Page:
3. Lloyd-Jones is an exceptional expositor. Not many preachers will achieve that gifted standard. However, the desire to be an expositor is far from the thinking of most preachers I hear in Australia today. The ‘fluff’ from the pulpit goes with the shallowness in the rock ‘n roll lyrics of the songs that are sung. I find most of the tunes unsingable!

    It is 8 months since my wife and I moved to Brisbane and the only expositor we have found is as dry as dust to listen to. He doesn’t know how to illustrate, apply and gab the attention.

    I’m of the view that we have a crisis in the pulpit. We visited a Baptist church a couple weeks ago and when a retired pastor in the congregation met us as we left the service, he said that this new church plant had to “meet the culture”. My response was that it was accommodating to the culture. The church of the first few centuries “met the culture” and influenced the Roman Empire. How? With the preaching of the Gospel.

    I’m tired of the froth and bubble from the singers and the preaching. We are in desperate need of a Holy Spirit revival that gets us back to faithful preaching of the Scriptures – from the text – and not some “story” that doesn’t relate to the text.

    I’m not holding my breath waiting for it to change as the contemporary approach seems to be coming from our training colleges.

    Spencer Gear

  4. I am doing a series at my church on the Cross, and my first sermon in the series was about the wrath of God. It didn’t make sense to me to preach about the Cross without starting with the doctrine of the Wrath of God.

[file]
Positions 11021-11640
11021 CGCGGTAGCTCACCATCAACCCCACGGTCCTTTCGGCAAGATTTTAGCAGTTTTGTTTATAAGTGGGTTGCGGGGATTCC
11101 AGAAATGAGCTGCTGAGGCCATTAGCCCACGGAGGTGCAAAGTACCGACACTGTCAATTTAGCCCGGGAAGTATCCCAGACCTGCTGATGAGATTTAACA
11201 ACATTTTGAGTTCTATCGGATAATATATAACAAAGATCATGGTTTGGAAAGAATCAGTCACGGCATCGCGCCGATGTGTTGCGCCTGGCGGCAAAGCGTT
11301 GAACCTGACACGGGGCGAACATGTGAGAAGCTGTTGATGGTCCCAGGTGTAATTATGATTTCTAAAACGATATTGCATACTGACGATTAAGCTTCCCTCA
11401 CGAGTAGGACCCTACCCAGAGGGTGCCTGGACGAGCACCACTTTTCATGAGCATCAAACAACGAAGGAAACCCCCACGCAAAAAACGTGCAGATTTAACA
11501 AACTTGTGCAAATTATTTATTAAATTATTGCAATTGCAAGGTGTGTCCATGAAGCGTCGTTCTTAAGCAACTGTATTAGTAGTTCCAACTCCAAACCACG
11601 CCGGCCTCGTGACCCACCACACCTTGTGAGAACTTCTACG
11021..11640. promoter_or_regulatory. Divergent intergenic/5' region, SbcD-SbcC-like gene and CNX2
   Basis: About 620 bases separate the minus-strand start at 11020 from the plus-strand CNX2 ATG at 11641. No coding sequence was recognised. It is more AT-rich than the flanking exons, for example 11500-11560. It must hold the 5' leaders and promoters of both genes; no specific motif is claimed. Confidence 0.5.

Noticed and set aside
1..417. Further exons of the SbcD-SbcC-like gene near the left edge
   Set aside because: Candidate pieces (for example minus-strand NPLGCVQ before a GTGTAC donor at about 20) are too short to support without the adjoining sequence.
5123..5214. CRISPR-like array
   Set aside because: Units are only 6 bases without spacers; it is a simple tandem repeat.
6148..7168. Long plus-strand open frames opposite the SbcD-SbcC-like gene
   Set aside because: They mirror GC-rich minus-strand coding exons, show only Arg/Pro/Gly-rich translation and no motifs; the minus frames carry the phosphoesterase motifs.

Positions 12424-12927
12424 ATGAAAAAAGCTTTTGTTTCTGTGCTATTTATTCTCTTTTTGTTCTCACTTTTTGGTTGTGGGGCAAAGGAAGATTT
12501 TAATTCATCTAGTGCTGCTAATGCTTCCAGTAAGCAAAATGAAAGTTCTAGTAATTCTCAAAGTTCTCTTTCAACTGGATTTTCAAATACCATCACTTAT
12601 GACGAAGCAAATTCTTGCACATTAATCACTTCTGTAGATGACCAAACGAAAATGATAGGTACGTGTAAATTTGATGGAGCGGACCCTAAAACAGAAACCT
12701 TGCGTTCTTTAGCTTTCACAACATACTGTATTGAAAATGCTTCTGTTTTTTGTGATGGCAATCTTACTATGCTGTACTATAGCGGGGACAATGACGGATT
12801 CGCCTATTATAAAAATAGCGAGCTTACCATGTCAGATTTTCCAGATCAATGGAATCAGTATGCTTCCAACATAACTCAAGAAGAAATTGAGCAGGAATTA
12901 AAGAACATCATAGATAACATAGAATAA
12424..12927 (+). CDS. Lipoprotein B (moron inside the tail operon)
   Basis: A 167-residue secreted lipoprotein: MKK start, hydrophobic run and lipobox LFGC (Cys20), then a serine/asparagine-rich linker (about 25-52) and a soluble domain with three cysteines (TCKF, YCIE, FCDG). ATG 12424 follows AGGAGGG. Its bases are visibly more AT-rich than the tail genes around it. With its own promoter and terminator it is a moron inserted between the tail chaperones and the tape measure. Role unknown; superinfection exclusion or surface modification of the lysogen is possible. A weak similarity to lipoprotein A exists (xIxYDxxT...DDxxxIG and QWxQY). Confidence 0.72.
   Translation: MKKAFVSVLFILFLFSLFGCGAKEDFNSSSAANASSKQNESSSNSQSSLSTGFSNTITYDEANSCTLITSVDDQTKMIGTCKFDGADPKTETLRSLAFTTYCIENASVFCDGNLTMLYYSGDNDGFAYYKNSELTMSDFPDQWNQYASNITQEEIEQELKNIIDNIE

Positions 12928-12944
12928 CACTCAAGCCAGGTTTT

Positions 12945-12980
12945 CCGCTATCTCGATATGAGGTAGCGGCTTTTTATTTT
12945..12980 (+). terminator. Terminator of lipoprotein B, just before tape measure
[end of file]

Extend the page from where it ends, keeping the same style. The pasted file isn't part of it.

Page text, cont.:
Thanks for that article Bill, I might buy the book.

    Fadi Raad

  5. Ahh rich rich rich Bill, it seems the preaching of the gospel in the early church was under girded by the reality of what the prophets had said and warned against in the Old Testament, especially the wrath to come and the day of the Lord. Something God centered. Today the messages seem man and his needs centered, usually after an hour of mind numbing sound and fury signifying nothing, stuff. Frankly I have no interest in attending services, more rightly called concerts with 15 minutes of pop psychology, positive self talk and slick cliche’s.

    Spencer describes it perfectly, I may not be very articulate but on the occasions we do attend a service it is increasingly irritating and we want to get up and leave. I would go a long way to hear someone like M.L Jones but where are they? Years ago even in the AOG we used to have these great English or Welsh bible teachers come thru and we sat on the edge of our seats at the wonderful truths they dug out. I think it all says a lot of what passes for bible colleges today, they seem to teach everything but a knowledge of the bible. I don’t know of one I could recommend.